The Murder of Hypatia: How Christian Fanatics tore apart the Greatest Mathematician of her time

The Murder of Hypatia: How Christian Fanatics tore apart the Greatest Mathematician of her time

Hypatia – the great philosopher, astronomer and mathematician of her time, has been depicted by the Christian writers in erotic ways.  Reverend Charles Kingsley, for example, talked about her curved lips and beauty of her “every line”.

This, when Hypatia was rather austere and removed from the pleasures of heart and sex.  In fact, when one of her students fell passionately in love with her, she carried her sanitary napkin and placed it in front of him saying

“You love this, young man, and there is nothing beautiful about it.”

Needless to say the young man’s infatuation did not last very long after that!

Alexandria – the global intellectual hub

Alexandria was the hub of intellectuals and the scholarly (apart from Taxila and Nalanda in the East).  By 1st century BC, they say that the library had 700,000 volumes.  Another estimate says there were 500,000 scrolls by the 3rd century BC.  And, an entire cataloging system was invented to track those volumes.

This, Alexandria, was the place where scholars, seekers and scientists were held in great esteem.  Actually, revered!    The Academicians were given stipend, free meals, place to live and museums and the greatest library.

Alexandria witnessed some of the greatest minds to ever walk the planet. Archimedes, Euclid, Eratosthenes (calculated the circumference of Earth), Aristarchus (heliocentric model of Solar system), Hipparchus (astronomer), and Calimachus (poet) to name a few.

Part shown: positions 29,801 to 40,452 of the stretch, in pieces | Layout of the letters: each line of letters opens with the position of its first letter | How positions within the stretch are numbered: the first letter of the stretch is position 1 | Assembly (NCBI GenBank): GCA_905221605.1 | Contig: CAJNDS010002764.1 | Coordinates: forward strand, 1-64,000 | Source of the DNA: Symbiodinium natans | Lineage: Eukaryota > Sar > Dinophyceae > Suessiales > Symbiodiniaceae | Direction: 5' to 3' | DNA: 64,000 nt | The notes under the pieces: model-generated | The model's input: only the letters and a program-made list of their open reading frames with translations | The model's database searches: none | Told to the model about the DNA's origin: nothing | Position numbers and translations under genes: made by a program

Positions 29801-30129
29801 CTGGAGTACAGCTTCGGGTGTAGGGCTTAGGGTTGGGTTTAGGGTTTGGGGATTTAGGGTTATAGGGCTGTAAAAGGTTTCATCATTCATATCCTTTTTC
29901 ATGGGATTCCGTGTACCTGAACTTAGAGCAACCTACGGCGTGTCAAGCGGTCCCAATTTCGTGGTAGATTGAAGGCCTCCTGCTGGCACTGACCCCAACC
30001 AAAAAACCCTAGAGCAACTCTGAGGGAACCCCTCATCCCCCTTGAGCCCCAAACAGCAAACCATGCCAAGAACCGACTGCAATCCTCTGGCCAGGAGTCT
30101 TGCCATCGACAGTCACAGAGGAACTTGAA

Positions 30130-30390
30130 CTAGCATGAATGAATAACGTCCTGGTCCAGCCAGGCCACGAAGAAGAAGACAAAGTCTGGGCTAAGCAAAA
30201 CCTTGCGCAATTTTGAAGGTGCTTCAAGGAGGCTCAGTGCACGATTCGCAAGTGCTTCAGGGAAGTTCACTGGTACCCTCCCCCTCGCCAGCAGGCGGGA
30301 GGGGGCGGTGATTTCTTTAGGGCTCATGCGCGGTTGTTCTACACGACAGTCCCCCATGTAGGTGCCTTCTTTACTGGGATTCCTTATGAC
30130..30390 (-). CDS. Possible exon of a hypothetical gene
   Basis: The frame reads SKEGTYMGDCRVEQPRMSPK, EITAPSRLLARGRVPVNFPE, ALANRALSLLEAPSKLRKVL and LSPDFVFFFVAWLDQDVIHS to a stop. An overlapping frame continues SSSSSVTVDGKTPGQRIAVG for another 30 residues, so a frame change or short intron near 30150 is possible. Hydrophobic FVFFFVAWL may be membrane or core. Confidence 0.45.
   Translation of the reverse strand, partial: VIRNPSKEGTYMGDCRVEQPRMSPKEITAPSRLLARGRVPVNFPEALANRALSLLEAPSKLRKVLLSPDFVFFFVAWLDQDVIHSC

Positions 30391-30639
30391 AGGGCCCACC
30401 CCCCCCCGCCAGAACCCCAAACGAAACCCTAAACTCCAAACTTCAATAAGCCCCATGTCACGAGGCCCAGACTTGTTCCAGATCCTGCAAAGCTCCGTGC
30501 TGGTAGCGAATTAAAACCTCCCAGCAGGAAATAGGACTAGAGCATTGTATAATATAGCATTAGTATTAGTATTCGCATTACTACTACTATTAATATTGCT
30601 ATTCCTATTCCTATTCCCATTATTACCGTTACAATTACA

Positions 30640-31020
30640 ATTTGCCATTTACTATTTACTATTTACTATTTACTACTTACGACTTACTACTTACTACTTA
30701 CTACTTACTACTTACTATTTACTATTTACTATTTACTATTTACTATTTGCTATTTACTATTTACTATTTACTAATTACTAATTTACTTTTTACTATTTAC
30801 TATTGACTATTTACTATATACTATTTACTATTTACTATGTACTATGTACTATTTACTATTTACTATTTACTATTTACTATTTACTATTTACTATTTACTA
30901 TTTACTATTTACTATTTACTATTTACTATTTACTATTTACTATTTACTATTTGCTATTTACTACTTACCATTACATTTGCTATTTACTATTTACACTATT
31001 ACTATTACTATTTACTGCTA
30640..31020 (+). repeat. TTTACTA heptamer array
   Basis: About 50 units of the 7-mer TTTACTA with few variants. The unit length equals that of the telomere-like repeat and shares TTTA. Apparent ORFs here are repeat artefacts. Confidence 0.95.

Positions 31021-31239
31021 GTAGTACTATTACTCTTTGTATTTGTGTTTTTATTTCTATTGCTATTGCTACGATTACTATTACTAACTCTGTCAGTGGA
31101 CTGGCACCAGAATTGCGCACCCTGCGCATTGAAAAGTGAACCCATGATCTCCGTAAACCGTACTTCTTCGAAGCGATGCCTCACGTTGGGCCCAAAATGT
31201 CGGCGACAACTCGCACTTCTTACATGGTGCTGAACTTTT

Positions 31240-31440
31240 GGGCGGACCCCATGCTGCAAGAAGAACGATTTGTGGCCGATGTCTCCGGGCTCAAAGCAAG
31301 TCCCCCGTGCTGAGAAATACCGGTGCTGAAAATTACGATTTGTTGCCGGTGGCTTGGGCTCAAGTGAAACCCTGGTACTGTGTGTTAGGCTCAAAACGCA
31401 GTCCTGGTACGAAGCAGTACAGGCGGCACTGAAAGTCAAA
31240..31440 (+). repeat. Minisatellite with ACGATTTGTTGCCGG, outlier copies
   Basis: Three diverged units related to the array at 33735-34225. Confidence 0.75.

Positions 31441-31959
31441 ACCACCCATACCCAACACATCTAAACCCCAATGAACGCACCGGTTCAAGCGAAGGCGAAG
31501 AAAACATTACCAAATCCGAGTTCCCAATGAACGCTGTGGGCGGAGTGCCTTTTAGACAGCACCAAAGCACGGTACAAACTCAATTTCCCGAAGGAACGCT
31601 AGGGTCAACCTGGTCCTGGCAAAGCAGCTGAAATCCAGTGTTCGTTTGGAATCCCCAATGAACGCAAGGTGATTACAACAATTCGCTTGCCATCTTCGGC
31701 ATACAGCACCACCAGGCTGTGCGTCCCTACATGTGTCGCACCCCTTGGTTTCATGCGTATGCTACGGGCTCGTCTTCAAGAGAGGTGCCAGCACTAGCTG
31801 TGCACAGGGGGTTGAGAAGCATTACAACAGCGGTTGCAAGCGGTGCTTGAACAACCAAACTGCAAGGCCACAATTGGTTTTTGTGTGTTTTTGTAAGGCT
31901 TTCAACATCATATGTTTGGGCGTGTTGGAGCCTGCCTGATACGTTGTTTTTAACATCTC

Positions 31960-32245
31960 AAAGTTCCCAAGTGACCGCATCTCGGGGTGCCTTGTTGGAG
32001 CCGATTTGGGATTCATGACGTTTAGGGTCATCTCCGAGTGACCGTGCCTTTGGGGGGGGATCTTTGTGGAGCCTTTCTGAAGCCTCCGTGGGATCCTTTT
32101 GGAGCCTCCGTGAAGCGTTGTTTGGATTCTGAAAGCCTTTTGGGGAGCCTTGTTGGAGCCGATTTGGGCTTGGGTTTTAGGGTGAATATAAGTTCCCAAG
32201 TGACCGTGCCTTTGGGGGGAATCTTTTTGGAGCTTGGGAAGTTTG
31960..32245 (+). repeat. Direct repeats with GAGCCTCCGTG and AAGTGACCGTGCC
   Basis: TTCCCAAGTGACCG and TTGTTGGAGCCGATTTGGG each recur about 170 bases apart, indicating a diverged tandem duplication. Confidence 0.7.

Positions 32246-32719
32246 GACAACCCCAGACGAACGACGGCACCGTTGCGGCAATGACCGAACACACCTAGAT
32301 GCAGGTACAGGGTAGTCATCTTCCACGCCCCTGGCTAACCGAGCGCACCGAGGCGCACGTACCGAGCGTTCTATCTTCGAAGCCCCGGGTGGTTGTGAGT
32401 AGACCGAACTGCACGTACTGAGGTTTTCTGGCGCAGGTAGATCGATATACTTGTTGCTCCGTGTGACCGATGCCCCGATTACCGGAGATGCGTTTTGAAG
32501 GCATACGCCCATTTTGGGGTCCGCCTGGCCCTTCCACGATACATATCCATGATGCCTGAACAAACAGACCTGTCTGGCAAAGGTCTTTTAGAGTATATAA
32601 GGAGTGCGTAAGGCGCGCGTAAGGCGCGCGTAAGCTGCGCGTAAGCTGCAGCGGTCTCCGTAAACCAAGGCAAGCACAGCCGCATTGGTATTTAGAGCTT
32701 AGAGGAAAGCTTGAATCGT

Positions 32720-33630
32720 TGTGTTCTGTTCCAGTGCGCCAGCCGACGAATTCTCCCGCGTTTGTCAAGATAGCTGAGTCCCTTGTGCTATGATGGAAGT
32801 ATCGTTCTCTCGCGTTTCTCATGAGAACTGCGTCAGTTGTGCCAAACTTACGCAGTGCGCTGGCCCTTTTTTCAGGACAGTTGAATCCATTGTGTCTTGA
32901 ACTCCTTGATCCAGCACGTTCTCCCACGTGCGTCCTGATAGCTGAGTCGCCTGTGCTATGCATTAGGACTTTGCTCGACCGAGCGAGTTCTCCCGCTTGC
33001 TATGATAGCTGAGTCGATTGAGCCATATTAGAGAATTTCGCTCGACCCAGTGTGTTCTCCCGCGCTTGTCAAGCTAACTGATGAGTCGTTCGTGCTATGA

Hypatia’s lineage

Hypatia’s father, Theon of Alexandria, was a remarkable mathematician himself and had studied and worked in Alexandria.  It is said that his commentaries and works on Euclid were so authoritative, that whatever we read on Euclid, the mathematician, today, is perhaps from the mind of Hypatia’s father.

Theon of Alexandria (Hypatia’s father) commentary on the text of Euclid’s Elements

Hypatia was a pure scholar whose only interest was in mathematics and despite the extremist Christianity rising in the town, she remained strongly just and fair to Christians and non-Christians alike.  She would entertain every seeker of knowledge.

The time was 415 AD, when after the fanatic Theophilus’ time as Bishop, an even more fanatic and brutal Christian Bishop came to town.  His name was Cyril, Theophilus’ nephew.  Soon, his monks who were ready to fight for their Bishop to finish the heathen gods descended from nearby mountains.

Alexandria’s Governor was a moderate Christian named Orestes.  He was a good friend of Hypatia and was not happy with Cyril who was spying on both.

As Orestes rode through Alexandria one day, in his carriage, Cyril’s Christian monks decided to attack him.  First they ‘insulted’ him by calling him “pagan idolater”, to which he objected saying that he was a baptized Christian.  But the fanatic mob had made up its mind.  And they hit his head with a rock and he lay in blood.  Somehow he escaped with the help of the locals.

Realizing that killing a moderate Christian was not going to be easy, Cyril wanted to target Hypatia instead.

And so, Cyril’s men started rumors that the reason for enmity between Orestes and Cyril was Hypatia.  She was using her ‘influence’ on Orestes – which to the illiterate monks from the hills translated into sexuality or “work of the Devil”.  And, per them, she was the harbinger of hell.  She was a witch who had cast a spell on the city to go against “the God”.

The murder of Hypatia – one limb after another